Stephen Churgin got the notice on his phone to evacuate at about 9 a.m. Wednesday.
“I take a lot of medications so I grabbed one plastic big container, put my medications in it, took my valuable papers wherever they were and put them into one bag and a little clothes,” Churgin said.
He is one of about 3,500 people with homes or structures threatened by the Ferguson Fire. A steady stream of cars, pickups and trailers made their way down Highway 49 in Mariposa Wednesday morning after the fire jumped the containment line to the south.
Evacuation Orders now stretch from Highway 140 to the north to Highway 49 to the south.
Churgin’s first stop was the Red Cross Shelter at Mariposa Elementary School. It has capacity for 400 people, but had set up only a half-dozen cots.
Julie Doyle with the Red Cross said 10 people had come to the school within a couple hours of the shelter opening.
“We have a lot of elderly people, people on oxygen, Doyle said. “We have health services on the way from Mariposa County and from Red Cross.”
The Red Cross shelter on Cole Road was close enough to the fire line that it was closed. New shelters were opened at the Mountain Christian Center in Oakhurst and Mariposa Elementary School in Mariposa. One of the classrooms was converted to a dog and cat kennel.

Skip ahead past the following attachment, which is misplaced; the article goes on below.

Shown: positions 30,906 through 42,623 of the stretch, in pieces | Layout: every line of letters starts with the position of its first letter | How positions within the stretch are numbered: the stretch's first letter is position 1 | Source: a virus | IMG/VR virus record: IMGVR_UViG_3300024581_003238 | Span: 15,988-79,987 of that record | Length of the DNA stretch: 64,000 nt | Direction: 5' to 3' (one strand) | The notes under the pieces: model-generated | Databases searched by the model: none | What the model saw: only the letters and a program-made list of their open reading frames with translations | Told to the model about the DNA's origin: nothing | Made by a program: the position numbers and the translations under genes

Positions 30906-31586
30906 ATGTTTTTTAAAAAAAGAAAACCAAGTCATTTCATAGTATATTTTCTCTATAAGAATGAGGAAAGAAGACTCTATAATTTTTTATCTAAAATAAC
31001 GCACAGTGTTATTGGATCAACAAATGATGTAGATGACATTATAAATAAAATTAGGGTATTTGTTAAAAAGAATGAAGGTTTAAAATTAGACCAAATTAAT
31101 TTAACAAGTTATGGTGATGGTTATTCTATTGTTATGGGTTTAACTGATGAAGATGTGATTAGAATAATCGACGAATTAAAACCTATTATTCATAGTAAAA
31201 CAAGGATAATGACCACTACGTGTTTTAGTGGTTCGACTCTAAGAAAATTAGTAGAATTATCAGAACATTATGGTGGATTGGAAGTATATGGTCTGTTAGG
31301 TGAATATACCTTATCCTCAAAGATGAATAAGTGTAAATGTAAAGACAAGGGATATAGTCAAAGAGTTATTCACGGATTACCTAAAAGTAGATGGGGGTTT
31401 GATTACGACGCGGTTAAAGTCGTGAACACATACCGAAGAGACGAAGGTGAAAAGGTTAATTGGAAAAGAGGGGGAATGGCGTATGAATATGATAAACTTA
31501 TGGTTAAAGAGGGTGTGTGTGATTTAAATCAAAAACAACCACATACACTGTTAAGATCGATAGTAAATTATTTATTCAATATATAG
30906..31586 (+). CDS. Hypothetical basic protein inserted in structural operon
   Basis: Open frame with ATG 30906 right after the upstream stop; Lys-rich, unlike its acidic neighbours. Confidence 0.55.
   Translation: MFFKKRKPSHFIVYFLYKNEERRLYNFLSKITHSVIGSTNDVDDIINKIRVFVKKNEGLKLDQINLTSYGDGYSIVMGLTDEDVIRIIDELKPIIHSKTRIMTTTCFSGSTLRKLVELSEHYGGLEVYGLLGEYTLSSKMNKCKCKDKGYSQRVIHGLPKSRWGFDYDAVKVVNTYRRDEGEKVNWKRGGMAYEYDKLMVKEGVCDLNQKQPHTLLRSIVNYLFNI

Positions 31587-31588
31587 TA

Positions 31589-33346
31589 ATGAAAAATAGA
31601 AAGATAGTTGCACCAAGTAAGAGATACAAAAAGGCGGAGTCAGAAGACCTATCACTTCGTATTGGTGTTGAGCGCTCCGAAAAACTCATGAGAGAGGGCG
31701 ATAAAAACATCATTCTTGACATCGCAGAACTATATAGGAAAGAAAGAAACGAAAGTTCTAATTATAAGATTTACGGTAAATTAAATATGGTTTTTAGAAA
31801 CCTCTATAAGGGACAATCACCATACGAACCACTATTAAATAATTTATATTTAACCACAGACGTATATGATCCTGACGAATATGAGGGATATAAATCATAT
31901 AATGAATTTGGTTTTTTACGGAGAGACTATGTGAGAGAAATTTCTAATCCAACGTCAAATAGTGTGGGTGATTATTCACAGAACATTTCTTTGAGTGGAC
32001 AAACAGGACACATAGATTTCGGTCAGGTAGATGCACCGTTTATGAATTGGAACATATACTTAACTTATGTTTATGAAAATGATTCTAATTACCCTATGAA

The county fairgrounds is taking large animals.
At the Mariposa Inn Hotel on main street, innkeeper Mary Foster looked at her logbook and saw nothing. She’s offering to fill the spaces she has with people who could use a bed.
“Overall, I’ve had a dozen cancellations in the last 24 hours. So we are totally empty for tonight,” Foster said. “So, if firefighters need a place to stay, they’re welcome to come here. We have rooms for them. If anybody’s displaced or evacuated, come on down here.”
She then pointed to a framed picture of former President Theodore Roosevelt and said, “He stayed here you know. This place has a lot of history.”
Tuesday night, an attempt by firefighters to “burn out” an area ahead of the fire’s southern flank resulted in spot fires jumping the containment line.
“That was certainly a contributing factor,” said Rob Deyerberg, an information officer for Cal Fire. “That happens quite often in a burnout operation where some other areas — because of winds and whatever — may also get some fire into them. But as part of the overall planning and strategy, they are prepared to deal with that with additional backup reinforcements and also putting some lines in some other areas.”
Deyerberg said the decision was made to evacuate the area to allow heavy equipment and more firefighters in the area. By early afternoon trailers carrying bulldozers were headed through those neighborhoods to establish new fire lines.
The fire has burned 41,576 acres acres since it started July 13. One person has died and six others have been injured. Investigators have not identified a cause.